The ATO has shared data on financial accountinformation of foreign tax residents with over 65foreign tax jurisdictions across the globe, includinginformation on account holders, balances, interest and dividend payments, proceeds from the sale ofassets, and other income.


In addition to a small number of individuals deliberately engaging in tax avoidance, the ATO is concerned about a large number that are unsureof how to meet their obligations.


“If you're an Australian resident for tax purposes,you are taxed on your worldwide income, so you must declare all of your foreign income no matter how small the amount may be. This may include income from offshore investments, employment, pensions, business and consulting, or capital gains on overseas assets,” Ms Foat said.


"Even if you have paid tax on the overseas income it must be reported to the ATO, however you may be able to claim a foreign income tax offset to account for any foreign tax paid.”


The ATO hits the road

The ATO plans to visit almost 10,000 businessesthis financial year in all States and Territories, acrossa variety of industries, as part of their strategy to deal with the black economy (they visited nearly9,000 businesses in the 2018/19 financial year).


According to Assistant Commissioner Peter Holt, there are a number of businesses in some areas not registered for GST or PAYG withholding, which can be a sign of the black economy, as well as anumber of businesses with overdue tax returns.


Other black economy signs that the ATO looks out for are things like lifestyle and assets far exceeding reported business income, sham contracting, a failure to provide pay slips, reports that employers are paying their workers cash in hand and keeping them off the books, or a lack of merchant paymentfacilities like EFTPOS.


Some businesses are more likely than others to get a visit from the ATO, including:


  • Residential building construction;

  • Building completion and installation services, and other construction services;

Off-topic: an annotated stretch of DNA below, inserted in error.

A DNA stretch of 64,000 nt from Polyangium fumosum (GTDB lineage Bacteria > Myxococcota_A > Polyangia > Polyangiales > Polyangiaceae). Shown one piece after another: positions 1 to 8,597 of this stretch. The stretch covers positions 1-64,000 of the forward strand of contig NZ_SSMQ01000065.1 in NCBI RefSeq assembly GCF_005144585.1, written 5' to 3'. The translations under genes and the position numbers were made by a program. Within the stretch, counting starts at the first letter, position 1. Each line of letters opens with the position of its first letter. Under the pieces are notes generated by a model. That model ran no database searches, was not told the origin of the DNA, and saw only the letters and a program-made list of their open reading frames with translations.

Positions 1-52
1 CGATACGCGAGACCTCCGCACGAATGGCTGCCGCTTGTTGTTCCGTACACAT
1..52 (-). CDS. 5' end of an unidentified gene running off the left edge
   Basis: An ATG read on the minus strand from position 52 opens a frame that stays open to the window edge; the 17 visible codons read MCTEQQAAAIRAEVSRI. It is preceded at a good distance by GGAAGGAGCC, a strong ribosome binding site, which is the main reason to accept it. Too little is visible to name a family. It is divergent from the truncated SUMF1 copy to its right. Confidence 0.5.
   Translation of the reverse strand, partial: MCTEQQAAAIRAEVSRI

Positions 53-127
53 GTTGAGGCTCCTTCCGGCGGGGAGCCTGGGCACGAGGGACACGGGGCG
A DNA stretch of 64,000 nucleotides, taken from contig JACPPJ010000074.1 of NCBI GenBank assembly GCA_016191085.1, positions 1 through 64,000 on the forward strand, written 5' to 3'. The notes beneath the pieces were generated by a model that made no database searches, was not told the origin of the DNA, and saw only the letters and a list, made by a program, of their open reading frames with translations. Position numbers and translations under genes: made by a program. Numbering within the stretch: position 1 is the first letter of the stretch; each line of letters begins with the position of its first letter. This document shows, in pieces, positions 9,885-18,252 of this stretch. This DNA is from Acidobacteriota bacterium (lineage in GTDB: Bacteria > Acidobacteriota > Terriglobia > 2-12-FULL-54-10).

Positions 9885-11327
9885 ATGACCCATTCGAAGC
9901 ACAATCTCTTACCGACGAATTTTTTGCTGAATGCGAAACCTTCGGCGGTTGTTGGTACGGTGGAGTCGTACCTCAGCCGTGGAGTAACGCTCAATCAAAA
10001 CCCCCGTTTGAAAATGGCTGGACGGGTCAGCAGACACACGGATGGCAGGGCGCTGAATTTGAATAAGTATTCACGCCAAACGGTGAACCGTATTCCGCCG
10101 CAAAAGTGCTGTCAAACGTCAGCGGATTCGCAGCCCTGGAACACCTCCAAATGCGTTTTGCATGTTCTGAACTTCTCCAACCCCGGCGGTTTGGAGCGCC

• Building cleaning, pest control, and gardening services;

  • Accommodation;

  • Pharmaceutical and other store-based retailing;

  • Automotive repair and maintenance;

  • Cafes, restaurants, and takeaway food services;

  • Personal care services;

  • Legal and accounting services;

  • Computer system design and related services; and

  • Adult, community and other education services

Motor vehicle registries data matching program protocol

The ATO will match the data provided by the State and Territory motor vehicle registering authorities against the ATO’s taxpayer records with theobjective of identifying those who may not bemeeting their registration, reporting, lodgment andpayment obligations.


Details will be requested where records indicate a vehicle has been transferred or newly registeredduring the 2016/17, 2017/18 and 2018/19 financialyears where the purchase price or market value is equal to or exceeds $10,000 (approximately 2million transactional records a year).


This data will allow compliance checks on luxury car tax, FBT and fuel schemes, as well as identifying higher risk taxpayers with outstanding taxation lodgments, and those with undeclared income orconcealing the real accumulation of wealth.